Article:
PENINSULA - Fashionable fungus? Delectables derived from dark, damp trails are the focal point of the second annual Wild Mushroom Festival, which kicked off two weeks of events to marvel the miracles of mycology Friday night.
The purpose of the festivities, thought up by local inn-keeper Laurie Anderson, is to bring an appreciation of the wide variety of wild mushrooms that can found in the area, to the masses. There are over 150 different species of mushroom that grow in the immediate area.
"It's a wonderful place for mushrooms. Well, it's supposed to rain - you know, in the old days," David Campiche joked on a dry day last week while explaining the mycological environment here. "And when I say 150 to 200 [kinds of mushrooms], I don't think anyone is sure."
Campiche, who runs the Shelburne Inn with Anderson, has hunted for mushrooms in the area for many years and is a local expert on the subject. For instance, Campiche says this is a very poor year for local mushrooms.
"It's so dry," said Campiche, "yesterday I found some boletes that had just come up and their caps were dried out, like they were dehydrated. I'd never seen that. It's a strange year."
The less than prolific year has not hampered the activities of the festival however, said Campiche. "We've been finding enough to show off. It's not an abundant year, for sure. Last year was as good a mushroom year as I've ever seen."
There was plenty of fungus to be found on plates and paths starting Friday as the Shoalwater Restaurant hosted the "Wild Mushroom and Earthy Wines" dinner to kick things off, which was attended by 40-plus. And on Saturday, Veronica Williams, a famous fungi forager around these parts, led a "Wild Mushroom Adventure" hike through various environs of the Peninsula to see where and how various edible fungi grow.
For those who have never hunted wild mushrooms before, it is highly recommended that one goes with an expert the first few times, for not only are there delectables to be found, but also many dangerous mushrooms as well.
"There's 20 different boletes," said Campiche. "I would say that there's four of those 20 that we would call delectable. Most them are not even very well known, such as the red scaber, which is a beautiful, dense bolete. There's a rule, 'don't eat red.' Well, that one breaks the rule. But the amanita mascaria is brilliantly red with white dots - that's full of strychnine. None of them should be messed with until you're trained."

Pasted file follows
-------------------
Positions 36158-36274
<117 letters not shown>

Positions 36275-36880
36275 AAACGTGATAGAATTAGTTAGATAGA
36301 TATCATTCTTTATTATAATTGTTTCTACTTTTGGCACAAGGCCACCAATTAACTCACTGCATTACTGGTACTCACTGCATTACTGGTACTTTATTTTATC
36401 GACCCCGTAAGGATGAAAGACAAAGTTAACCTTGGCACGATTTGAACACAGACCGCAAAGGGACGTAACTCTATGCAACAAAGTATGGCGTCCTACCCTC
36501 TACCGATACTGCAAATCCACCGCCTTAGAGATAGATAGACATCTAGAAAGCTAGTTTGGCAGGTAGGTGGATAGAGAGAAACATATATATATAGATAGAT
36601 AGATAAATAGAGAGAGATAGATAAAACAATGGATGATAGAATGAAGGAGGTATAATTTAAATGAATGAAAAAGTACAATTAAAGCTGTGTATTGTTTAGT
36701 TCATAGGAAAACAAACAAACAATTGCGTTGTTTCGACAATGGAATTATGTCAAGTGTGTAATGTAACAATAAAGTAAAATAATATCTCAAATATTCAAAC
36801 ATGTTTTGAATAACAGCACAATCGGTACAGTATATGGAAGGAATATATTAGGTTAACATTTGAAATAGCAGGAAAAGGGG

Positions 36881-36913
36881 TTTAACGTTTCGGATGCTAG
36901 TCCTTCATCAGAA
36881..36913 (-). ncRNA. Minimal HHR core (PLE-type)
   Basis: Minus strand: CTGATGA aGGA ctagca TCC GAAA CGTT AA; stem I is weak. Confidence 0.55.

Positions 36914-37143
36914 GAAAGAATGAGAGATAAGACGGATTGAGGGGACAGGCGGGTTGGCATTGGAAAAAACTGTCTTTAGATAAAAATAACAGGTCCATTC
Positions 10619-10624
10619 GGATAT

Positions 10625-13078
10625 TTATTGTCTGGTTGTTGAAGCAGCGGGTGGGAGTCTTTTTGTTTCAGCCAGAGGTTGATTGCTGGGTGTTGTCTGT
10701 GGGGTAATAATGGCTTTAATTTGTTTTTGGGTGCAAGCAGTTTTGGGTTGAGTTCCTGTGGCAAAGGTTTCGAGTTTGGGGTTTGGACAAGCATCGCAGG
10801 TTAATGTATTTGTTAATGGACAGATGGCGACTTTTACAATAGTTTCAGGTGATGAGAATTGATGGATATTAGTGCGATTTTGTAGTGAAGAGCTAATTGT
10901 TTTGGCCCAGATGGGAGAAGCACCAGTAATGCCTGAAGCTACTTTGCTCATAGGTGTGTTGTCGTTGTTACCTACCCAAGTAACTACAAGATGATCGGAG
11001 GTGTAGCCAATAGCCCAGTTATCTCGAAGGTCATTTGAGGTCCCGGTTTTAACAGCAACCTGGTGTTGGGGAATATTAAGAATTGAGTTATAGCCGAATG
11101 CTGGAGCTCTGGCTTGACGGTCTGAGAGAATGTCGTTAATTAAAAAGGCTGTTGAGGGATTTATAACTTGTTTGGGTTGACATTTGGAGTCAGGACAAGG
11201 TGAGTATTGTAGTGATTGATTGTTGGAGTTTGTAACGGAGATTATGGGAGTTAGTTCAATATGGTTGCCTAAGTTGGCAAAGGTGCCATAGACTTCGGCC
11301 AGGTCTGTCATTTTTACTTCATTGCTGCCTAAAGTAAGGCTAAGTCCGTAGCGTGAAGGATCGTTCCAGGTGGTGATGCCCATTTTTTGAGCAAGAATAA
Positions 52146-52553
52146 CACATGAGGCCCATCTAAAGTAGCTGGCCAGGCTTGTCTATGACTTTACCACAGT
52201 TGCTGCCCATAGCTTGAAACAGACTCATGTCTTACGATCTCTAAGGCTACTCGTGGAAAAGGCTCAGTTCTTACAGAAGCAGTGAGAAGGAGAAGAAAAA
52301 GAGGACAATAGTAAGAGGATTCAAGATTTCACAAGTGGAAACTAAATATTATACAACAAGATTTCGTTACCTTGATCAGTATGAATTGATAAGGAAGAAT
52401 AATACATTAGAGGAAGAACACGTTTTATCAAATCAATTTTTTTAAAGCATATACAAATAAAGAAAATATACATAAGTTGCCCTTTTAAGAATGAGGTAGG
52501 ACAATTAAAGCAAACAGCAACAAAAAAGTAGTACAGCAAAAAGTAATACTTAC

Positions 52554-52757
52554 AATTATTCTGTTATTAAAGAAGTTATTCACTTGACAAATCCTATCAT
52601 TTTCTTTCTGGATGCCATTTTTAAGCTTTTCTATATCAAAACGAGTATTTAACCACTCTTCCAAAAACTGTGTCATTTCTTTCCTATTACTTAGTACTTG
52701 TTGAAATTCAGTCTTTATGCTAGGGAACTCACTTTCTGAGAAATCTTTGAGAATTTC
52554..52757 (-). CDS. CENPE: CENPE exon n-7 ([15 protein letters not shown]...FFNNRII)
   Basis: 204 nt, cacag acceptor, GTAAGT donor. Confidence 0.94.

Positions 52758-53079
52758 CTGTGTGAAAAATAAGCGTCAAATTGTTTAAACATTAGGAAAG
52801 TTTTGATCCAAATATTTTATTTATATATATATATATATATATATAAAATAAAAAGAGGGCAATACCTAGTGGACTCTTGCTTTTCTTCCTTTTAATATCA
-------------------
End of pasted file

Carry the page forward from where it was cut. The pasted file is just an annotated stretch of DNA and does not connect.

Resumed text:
Taking a class in mycology is also suggested, for as Campiche warns, "It's not a field for amateurs."
Something else to consider when searching for wild mushrooms is the well-being of the species, so as not to over-harvest.
"There's a rule with the mushroom," said Campiche. "I leave the old ones, because they're dropping their spore prints. And I leave the babies with the closed caps, because they haven't dropped their spore prints. And it's tempting when you think that someone's going to get in your patch and you better grab them. But you have to help yourself that you don't take too much. I'm very worried about the pressure that's being put on the mushrooms. It isn't just local either, it's all over the country. Most of the chantrelles taken out of these woods are going to Germany and France."
The market for coveted mushrooms is very high, but the crop is also very unpredictable and changes year to year. A lot of the chantrelles served at fine dining establishments on the East Coast come from the Pacific Northwest.
"And everyone wants them," said Campiche. "And the buyers will often pay extra money for the small tight mushrooms with the caps that haven't opened, because they ship better. But those same mushrooms haven't got to spore print."
And these mushrooms can't just be grown anywhere - each mushroom has its own particular environment.
A chicken of the woods, for example, chooses only to grow on ancient dead cedar stumps. The oyster mushroom prefers dead alders, while the chantrelle is found commonly on second growth Douglas fir logs. And unfortunately, you can't grow these fantastic fungi in the garden at home.
"There are mycologists that have experimented with this for years," said Campiche of the dilemma. "There's one mushroom that now can be grown on a dead alder stump, that's the oyster mushroom. You drill holes to impregnate the log with the spores."
However, all the other coveted mushrooms are as of yet to have the same scientific success outside of their home environment.
"For years I used to take the boletes and if the caps were soft I'd put them around my yard and nothing ever happened," said Campiche. "It takes an element of things. And I think it would be wonderful if they could someday grow [wild mushrooms in controlled environments] then there wouldn't be this grab bag for everything in the hills. And people who liked them could gather their bushel basket and go home rather then a buyer or seller that might be looking for 50 to 100 pounds in a day."
Campiche and Anderson will be taking their turn with the fancy fungi on Saturday as they host a wild mushroom cooking class at the Shelburne Inn. Campiche's father, Dr. John Campiche, who is a recognized artist on the Peninsula, will hold a wild mushroom watercolor still life demonstration Sunday at China Beach Retreat. And Veronica Williams will be doing a presentation during the "Wild Mushroom Wine Dinner" at the Sanctuary restaurant on Thursday night.
When asked what he hopes that someone will take away from the two weeks of activities, Campiche replies, "A respect for this particular delicacy and how to treat it. I know it's a little corny, but it's like all riches that you stumble upon. I think an attitude of thank you is quite warranted. I found a beautiful patch of porcini the other day - they were perfect. And, you know, before I got down with my knife and whacked them away, I said, 'Thanks'. What a nice gift from the earth."